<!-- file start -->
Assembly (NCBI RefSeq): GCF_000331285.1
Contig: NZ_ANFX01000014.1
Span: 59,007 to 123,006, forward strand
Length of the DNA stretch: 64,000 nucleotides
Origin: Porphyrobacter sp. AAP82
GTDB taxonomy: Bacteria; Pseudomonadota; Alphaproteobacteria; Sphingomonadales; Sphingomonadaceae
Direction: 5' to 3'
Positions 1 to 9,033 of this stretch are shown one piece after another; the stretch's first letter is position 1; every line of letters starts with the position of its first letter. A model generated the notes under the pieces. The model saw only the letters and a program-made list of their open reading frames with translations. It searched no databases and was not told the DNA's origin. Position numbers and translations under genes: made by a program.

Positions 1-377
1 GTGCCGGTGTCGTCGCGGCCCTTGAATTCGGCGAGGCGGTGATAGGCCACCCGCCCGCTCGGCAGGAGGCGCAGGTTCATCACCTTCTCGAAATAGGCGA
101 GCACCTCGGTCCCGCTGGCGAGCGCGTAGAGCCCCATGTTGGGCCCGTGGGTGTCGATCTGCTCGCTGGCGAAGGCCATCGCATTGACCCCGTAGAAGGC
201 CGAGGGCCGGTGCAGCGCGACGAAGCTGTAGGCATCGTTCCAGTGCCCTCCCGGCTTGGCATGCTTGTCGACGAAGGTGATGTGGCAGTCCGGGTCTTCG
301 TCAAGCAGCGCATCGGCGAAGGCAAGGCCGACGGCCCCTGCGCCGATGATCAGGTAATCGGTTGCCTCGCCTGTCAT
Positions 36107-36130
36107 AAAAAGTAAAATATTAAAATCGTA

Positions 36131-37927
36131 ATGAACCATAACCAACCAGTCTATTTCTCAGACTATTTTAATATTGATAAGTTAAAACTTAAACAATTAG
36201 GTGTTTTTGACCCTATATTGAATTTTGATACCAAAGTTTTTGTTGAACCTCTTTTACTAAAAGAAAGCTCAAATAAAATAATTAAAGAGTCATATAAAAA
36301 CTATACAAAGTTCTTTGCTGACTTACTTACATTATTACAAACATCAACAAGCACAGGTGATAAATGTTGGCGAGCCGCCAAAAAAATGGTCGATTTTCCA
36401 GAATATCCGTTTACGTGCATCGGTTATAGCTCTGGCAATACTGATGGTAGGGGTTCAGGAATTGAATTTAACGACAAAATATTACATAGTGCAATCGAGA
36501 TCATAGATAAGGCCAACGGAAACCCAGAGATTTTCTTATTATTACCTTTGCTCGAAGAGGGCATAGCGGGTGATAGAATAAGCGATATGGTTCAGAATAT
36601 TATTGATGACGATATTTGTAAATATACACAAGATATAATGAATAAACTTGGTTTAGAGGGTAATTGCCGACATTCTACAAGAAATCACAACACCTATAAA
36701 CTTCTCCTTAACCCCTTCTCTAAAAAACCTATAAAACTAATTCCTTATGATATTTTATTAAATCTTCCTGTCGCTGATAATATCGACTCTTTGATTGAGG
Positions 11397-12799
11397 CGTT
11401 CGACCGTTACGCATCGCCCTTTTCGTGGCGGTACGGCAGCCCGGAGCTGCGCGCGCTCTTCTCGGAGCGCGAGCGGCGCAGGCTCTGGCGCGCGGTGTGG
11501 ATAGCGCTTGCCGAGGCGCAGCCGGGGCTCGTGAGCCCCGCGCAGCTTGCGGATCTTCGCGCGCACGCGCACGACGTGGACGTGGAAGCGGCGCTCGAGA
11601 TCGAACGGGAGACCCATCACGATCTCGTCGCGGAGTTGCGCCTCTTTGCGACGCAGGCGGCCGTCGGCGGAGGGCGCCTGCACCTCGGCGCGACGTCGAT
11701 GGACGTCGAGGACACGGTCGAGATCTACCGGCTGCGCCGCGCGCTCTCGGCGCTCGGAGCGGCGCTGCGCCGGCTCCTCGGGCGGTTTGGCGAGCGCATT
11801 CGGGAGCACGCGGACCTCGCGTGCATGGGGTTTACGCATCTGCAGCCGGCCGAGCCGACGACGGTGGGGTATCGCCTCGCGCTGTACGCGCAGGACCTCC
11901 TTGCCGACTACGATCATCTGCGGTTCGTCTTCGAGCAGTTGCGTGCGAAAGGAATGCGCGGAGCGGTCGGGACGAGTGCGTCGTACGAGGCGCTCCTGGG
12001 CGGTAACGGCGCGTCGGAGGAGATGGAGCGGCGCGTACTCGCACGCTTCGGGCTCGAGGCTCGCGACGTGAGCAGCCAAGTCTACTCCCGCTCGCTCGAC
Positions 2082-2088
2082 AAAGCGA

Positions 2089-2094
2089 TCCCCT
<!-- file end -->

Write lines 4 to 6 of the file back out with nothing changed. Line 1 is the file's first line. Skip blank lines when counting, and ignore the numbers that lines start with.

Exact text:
Length of the DNA stretch: 64,000 nucleotides
Origin: Porphyrobacter sp. AAP82
GTDB taxonomy: Bacteria; Pseudomonadota; Alphaproteobacteria; Sphingomonadales; Sphingomonadaceae